TTI technical editor Joe Walter discusses how a tire’s design makes it more than the sum of its parts

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Surprisingly, composite and/or laminated materials used in manufactured goods predate the founding of ancient Rome. 
For example, 3,500 years ago, the Egyptians improved the durability of mud bricks by adding chopped straw to a matrix of soft clay prior to molding and drying. Similarly, plywood (adhered laminated veneers of cross-grained wood) has 
had a millennial history. However, it was not 
until the 1930s, with the development and use 
of synthetic phenolic adhesives in place of animal and plant glues, that laminated wood materials emerged as load-bearing, waterproof structures. The British de Havilland Mosquito combat airplane 
of World War II featured such bonded plywood wings, among other components. At the same 
time, the US Navy navigated the Pacific Ocean in patrol torpedo boats made of plywood. Today, composites such as carbon-fiber golf club shafts 
and filament-wound rocket motor cases capture 
the imagination of the public, while the everyday 
pneumatic tire, composed of cord and rubber, is 
perceived as a commodity.

The tire is in fact a highly engineered composite structure. Reinforcing cords of fabric and steel are its principal load-carrying components; skim stock surrounding the cords acts as a non-structural binder whose principal purposes are to contain 
the pressurized air and transmit applied loads to the bonded cords via interply and intraply shearing stresses. Tread rubber is non-structural, but provides wear resistance and needed traction.

Fundamentally, a composite material consists of two or more phases with unrelated physical properties that, when combined, produce 
a substance with the desired characteristics. Like all composite products, a tire is designed to deliver more than the sum of its constituent parts.

Specifically, tires contain critical subassemblies, such as belts, beads and sidewalls, that serve predetermined structural purposes. Of particular interest to engineers are the tire component stiffness characteristics (elastic constants known as extensional and shear moduli) and ultimate strength properties. For example, the belt plies and bead filler (apex) of PCR tires are designed primarily for stiffness, while strength is the dominant property 
required for the beads and carcass plies.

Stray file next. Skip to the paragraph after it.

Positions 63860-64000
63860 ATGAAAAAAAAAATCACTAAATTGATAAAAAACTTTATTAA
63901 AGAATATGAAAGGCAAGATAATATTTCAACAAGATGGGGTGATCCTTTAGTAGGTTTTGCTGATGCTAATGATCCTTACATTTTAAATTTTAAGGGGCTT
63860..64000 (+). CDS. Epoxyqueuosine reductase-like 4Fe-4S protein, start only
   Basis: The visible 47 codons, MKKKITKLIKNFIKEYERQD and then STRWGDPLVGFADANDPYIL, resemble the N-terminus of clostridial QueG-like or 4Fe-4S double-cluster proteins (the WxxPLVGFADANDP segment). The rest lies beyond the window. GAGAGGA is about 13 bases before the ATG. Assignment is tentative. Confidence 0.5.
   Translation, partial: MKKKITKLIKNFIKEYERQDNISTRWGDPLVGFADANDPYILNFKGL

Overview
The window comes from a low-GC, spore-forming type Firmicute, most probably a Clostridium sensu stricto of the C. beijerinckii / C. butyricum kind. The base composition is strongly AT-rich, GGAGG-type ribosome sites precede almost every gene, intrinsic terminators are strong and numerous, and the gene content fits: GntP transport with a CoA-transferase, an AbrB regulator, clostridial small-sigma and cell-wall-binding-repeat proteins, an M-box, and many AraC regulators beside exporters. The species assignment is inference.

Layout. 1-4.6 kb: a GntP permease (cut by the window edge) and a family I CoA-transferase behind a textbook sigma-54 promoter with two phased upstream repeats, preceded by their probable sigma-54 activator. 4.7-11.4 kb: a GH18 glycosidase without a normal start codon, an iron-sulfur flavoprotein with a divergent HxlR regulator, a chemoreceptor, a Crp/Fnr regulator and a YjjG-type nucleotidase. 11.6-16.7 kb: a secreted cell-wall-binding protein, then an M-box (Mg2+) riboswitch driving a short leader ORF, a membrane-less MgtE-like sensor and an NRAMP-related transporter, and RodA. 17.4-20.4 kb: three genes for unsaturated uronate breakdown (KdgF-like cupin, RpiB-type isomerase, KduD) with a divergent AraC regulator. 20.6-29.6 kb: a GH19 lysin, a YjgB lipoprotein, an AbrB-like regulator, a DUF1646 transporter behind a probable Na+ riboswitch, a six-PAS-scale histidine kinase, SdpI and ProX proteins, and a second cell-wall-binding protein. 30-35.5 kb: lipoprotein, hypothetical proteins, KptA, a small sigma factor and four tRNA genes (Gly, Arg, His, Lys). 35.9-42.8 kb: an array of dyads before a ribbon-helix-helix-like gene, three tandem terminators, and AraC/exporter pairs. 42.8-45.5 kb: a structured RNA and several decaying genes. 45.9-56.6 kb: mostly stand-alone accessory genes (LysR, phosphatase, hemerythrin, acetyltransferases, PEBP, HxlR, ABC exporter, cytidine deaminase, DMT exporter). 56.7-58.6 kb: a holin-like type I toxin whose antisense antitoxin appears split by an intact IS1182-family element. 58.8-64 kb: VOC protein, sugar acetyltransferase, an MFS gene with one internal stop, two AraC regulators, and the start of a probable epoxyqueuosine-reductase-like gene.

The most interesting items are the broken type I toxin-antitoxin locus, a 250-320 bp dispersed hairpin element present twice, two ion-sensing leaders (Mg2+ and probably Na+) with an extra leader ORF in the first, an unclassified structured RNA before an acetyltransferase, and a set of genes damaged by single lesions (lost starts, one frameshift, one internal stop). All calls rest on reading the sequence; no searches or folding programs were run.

To calculate its elastic properties, a tire’s 
internal components can be viewed and modeled at three distinct levels: as carbon black and/or silica particles dispersed in a rubber matrix; as one ply of continuous parallel cords embedded in rubber; and as laminated plies of cord and rubber stacked in various orientations throughout the structure. Particle reinforced rubber and unidirectional plies 
of cord bonded to rubber are analyzed most simply for stiffnesses using a ‘rule of mixtures’ approach – a formula based on the moduli of the two constituents contributing to load sharing based on their weighted-average volume fractions. While compounders specify weight fractions of chemical additives in formulating rubber recipes, volume fractions are required for these calculations.

At the next level (stacked plies of cord and rubber) one can derive algebraic expressions for 
the requisite elastic constants needed to predict selected tire performance parameters. That is, the laminated tire structure is analyzed as a pantographing network of inextensible cords embedded in an incompressible rubber matrix using netting analysis. This approach is aided by the large modulus mismatch between cord and rubber compared with rigid composite materials.

While netting analysis is best-suited for flexible fabric structures such as parachutes and sails, it works reasonably well for compliant composites subjected to simple loading conditions. For example, calculations and measurements show that the two-ply belt of a radial tire is stretched circumferentially due to inflation pressure, causing the belt to narrow and thicken while producing extremely large inter-laminar shearing stresses 
at the belt edges.

Similar baseline analyses can 
be used advantageously: to predict ply steer forces during the design stage; to design mold contours based on a tire’s natural or equilibrium profile; to estimate cord tensions due to inflation and centrifugal forces; and to calculate out-of-plane flexural rigidities of belt packages with and without cap-plies, among other tire properties of interest.

While seemingly old-school, I’ve often found that it’s useful to have such ‘back-of-the-envelope’ tire results at hand when analyzing the voluminous digital output of more complex computer simulations.

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About Author


Joe presently enjoys teaching vehicle dynamics and subjects related to tire materials and mechanics at The University of Akron. He previously served as vice president of the Bridgestone Americas Research Center in Akron and president of the Bridgestone European Technical Center in Rome. Joe obtained graduate and undergraduate degrees in engineering from Virginia Tech a long time ago.

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